Cambria’s unethical waste of water
August 30, 2015
OPINION BY JULIE TACKER
The Cambrian recently reported that the Cambria Community Services District has eased their rule on outdoor irrigation. Though the district claims the that relaxing the ban will help with fire suppression, it earlier stated it was for financial gain.
The day before the board took action to revise their drought restrictions, they had a special meeting where district Manager Jerry Gruber provided nearly a dozen stopgap measures to reduce costs and increase revenue over the next six months of anticipated cash shortfalls.
For example, Gruber suggested deferring payments to creditors, a hiring freeze, postponing or deferring projects, and “allow outside irrigation at least one day per week to help mitigate impact of drought on trees and to generate additional revenue for the District.” In the staff report, Gruber says, “staff anticipates no increase in the amount of water being used due to the fact that water allocations will remain the same.”
Cambria is a champion community at saving water. Faced with years of water supply uncertainty and a hotly contended building moratorium, Cambrians have done a remarkable job of saving water. They have done so much to the chagrin of some residents, even board members, who have gone to great lengths to keep their ornamental gardens alive with non-potable water trucked to their properties.
Cambria has built an desalination emergency water system that has exceeded its original budget by nearly 50 percent. This is over what ratepayers approved and their 218 vote allowed. The district has also burned through general fund internal loans that district board approved.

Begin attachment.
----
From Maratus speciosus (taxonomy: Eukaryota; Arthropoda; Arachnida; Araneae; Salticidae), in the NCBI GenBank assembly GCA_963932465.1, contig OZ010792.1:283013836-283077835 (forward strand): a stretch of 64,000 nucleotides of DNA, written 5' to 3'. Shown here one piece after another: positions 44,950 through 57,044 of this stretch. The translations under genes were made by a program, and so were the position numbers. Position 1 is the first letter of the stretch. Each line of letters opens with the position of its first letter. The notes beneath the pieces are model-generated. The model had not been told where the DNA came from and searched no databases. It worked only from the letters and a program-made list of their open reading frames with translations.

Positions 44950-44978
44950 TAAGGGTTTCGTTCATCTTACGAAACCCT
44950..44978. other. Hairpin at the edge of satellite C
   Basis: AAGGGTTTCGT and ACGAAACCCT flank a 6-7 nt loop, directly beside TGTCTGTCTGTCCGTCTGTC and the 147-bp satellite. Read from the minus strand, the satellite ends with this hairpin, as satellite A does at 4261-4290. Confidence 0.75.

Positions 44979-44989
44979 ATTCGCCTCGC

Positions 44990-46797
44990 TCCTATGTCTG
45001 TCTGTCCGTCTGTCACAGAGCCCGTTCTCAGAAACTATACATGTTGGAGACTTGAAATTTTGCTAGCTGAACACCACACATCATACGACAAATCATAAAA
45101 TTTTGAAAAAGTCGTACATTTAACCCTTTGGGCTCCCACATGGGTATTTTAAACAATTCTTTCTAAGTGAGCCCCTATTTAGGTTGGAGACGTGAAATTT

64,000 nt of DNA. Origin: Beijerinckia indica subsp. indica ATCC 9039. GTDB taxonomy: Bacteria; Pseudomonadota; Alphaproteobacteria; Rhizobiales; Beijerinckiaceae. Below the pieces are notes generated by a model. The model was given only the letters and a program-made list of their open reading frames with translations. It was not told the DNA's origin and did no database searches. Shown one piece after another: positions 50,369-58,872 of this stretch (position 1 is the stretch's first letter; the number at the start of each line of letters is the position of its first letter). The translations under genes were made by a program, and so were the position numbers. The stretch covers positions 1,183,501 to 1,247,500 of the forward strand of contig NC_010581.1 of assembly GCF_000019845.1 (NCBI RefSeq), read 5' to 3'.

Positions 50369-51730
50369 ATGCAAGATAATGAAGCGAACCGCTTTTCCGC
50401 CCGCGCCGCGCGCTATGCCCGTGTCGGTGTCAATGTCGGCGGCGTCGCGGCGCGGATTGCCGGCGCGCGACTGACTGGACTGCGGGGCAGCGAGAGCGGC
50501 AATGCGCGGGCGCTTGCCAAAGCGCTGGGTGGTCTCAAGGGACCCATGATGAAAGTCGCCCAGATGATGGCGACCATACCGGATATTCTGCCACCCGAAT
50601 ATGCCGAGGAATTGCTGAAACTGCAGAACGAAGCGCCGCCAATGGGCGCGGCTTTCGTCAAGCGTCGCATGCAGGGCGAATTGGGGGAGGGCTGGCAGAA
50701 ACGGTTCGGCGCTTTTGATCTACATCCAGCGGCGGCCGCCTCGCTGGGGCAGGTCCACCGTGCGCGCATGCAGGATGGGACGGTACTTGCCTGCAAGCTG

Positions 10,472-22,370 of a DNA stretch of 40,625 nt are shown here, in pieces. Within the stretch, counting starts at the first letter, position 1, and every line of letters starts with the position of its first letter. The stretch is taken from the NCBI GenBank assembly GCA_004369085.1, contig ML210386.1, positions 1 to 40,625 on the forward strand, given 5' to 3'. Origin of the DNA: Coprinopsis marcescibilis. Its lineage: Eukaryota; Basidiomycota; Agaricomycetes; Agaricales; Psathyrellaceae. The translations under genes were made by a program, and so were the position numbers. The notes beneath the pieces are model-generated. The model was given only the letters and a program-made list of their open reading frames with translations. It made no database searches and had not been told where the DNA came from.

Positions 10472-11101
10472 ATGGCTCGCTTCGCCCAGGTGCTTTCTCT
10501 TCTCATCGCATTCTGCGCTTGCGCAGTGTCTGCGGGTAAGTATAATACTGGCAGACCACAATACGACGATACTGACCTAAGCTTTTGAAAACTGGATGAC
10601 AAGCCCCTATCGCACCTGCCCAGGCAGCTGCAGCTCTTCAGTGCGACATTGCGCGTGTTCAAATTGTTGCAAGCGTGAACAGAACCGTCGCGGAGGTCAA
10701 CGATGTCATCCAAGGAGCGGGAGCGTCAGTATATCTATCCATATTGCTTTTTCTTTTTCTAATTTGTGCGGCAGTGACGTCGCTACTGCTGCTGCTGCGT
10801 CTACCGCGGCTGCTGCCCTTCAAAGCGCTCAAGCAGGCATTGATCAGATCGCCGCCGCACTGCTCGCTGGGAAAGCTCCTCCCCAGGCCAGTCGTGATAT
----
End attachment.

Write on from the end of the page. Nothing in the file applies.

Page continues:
The desalination plant was built with an emergency permit, if Cambria is no longer in an emergency, only then would it make sense to lift drought restrictions. This measure is simply to raise revenue for the districts ailing coffers in two ways.
First, simply to sell more water. And second, as the aquifer is depleted to the permitted level, the desalination plant can be turned on and much higher rates will be charged to pay for the equipment. The community approved higher water rates whenever the desalination plant is operating.
The staff report goes on to say, “Modifying of the outdoor irrigation watering schedule for the community should not necessarily be directly tied to the restarting of the emergency water system; however, staff will make every effort to restart the emergency water system based on the criteria that was outlined within the General Manager’s report in July of 2015 with a certain amount of flexibility relating to well levels and the gradient.”
This unethical use of water is disguised as a fire protection measure. While in fact, it’s a thinly veiled attempt to pay for the emergency water system boondoggle.
Julie Tacker is a 45-year resident of Los Osos and a San Luis Obispo countywide government watchdog.